I love how I’m living in a society where people of all genders, cultures, backgrounds and religions are able to love one another. I know that our world is still not quite at that point where everyone can freely love the person their soul has chosen without fear of persecution, but we can proudly say we’re coming along in leaps and bounds and slowly are streets are safer now than it was back then. Freedom of love is becoming a movement and more and more people are coming around to the idea that the new ‘normal’ isn’t what it used to be.
It’s sad that love is still something so many people have to fight for, it’s a right but in so many countries it’s considered a luxury. We’ve still got a long way to go, but let’s first celebrate the progress we have made as a human race.
I know that sadly there are still people being killed for who they love, this isn’t right, but today I want to concentrate on some of the positive things.
I met my partner at University. University I have found is a great hub of lots of different people with different beliefs and varying backgrounds where we have the opportunity to learn more about people we may not necessarily get to meet elsewhere.
I was born and raised in a community where religion was a big part of our life. Being Catholic (or some variation in the Philippines) we were baptised/christened practically at birth, we went to Church every Sunday as well as other days during the week. We participated in Church events, we prayed, we followed by rules good Christians are meant to. I grew up believing that being Christian was the only way to be a good person.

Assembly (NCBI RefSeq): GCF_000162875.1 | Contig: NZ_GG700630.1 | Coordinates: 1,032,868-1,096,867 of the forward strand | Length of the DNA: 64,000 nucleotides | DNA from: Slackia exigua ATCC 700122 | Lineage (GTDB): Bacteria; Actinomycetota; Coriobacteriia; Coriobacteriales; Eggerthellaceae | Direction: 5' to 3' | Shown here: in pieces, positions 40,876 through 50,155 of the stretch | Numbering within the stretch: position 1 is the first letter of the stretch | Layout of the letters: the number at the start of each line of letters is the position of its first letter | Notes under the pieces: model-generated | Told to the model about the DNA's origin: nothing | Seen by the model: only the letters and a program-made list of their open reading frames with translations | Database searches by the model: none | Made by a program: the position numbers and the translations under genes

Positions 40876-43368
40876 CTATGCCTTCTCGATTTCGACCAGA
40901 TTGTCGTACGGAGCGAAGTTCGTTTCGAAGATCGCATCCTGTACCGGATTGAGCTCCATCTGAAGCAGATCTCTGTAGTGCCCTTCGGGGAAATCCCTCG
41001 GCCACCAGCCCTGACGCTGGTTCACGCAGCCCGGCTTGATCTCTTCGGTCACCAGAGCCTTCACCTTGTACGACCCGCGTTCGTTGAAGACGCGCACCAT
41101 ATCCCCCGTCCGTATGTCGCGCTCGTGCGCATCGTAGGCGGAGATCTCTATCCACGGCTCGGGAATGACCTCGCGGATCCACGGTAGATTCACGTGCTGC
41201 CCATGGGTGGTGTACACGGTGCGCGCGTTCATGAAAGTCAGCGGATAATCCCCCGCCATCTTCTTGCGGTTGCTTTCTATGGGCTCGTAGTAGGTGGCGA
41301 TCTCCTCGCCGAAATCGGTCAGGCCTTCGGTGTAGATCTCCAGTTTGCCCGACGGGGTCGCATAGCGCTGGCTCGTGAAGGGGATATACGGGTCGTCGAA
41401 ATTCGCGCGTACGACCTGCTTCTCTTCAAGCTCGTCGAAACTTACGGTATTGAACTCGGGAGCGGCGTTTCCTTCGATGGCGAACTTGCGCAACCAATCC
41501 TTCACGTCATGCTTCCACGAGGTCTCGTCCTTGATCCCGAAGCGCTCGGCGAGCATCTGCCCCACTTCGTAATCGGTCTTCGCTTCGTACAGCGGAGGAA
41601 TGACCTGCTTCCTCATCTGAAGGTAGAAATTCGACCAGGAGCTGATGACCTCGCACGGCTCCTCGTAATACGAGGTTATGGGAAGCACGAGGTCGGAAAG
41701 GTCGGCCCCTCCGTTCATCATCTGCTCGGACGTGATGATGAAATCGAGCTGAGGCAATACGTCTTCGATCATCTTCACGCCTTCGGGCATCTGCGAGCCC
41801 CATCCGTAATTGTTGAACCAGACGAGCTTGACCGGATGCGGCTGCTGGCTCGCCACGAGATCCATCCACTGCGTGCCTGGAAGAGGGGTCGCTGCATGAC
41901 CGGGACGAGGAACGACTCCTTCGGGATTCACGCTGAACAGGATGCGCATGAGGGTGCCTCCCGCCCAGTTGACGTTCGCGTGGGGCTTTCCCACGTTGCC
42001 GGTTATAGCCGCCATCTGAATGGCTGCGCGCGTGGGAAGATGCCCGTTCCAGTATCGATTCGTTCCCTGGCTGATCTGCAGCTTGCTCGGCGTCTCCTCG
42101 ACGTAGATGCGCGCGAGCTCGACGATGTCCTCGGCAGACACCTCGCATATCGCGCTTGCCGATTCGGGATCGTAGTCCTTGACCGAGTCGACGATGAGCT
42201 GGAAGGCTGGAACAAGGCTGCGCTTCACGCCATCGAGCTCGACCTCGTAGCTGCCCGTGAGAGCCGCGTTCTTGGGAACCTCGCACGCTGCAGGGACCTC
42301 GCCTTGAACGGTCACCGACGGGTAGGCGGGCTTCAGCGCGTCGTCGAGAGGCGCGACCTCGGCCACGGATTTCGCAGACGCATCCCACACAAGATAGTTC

Then when we moved to the UK, our religion wasn’t as heavily influenced in mine and my sister’s upbringing. In fact, we still attended church for a short amount of time, before my Mum decided to attend Jehovah’s Witness’ gatherings, which we were brought along to. I never really understood that religion could be chosen and learned, rather than born into.
There had been many times during my life I had questioned my own beliefs, but ultimately here is where I stand:
I believe that we are all able to find a path to enlightenment, I believe we can all be good people based on the choices we make, I don’t believe that a person who does a bad deed is going to ultimately end up in hell, I do believe in rehabilitation. I believe we can make up for our sins by doing good, I believe there is God, and we have angels who look out for us, I believe God hears our prayers, but he does not interfere with how we live our lives. I believe that God existed once, he was a man who did good and tried to lead people into a safer, happier, better life but that we weren’t ready for it yet. Do I believe God walks among us? Probably not, I believe spiritually he is in all of us, helping to guide us into a better way of living, a better side of us, it’s up to us to choose whether we want to follow in his light or not. I am dubious of the bible, I struggle to believe that the God I love would promote hatred over other beings. I don’t believe God actually taught his people to hate people for being Gay, and when I said this to another fellow Catholic, they told me I knew nothing about God. Whilst that was one opinion, I still consider myself as a Catholic. I hate, hate, hate the whole idea of organised religion, because the most pain and suffering I have felt at the hands of people have been from ‘good Catholics’. They were the most judgemental and hating of me, that’s okay, that’s their prerogative. But I have met so many good and loving people of different religions and I accept everyone has their own beliefs, which we’re all entitled to, and I will not be the kind of person who stops someone from believing what makes them feel better and happier, even if it’s not something I agree with. So, I believe in God, but I believe the words of hatred we find in the bible was written by someone who misinterpreted what God had said. I believe the Bible is filled with opinions of closed minded people.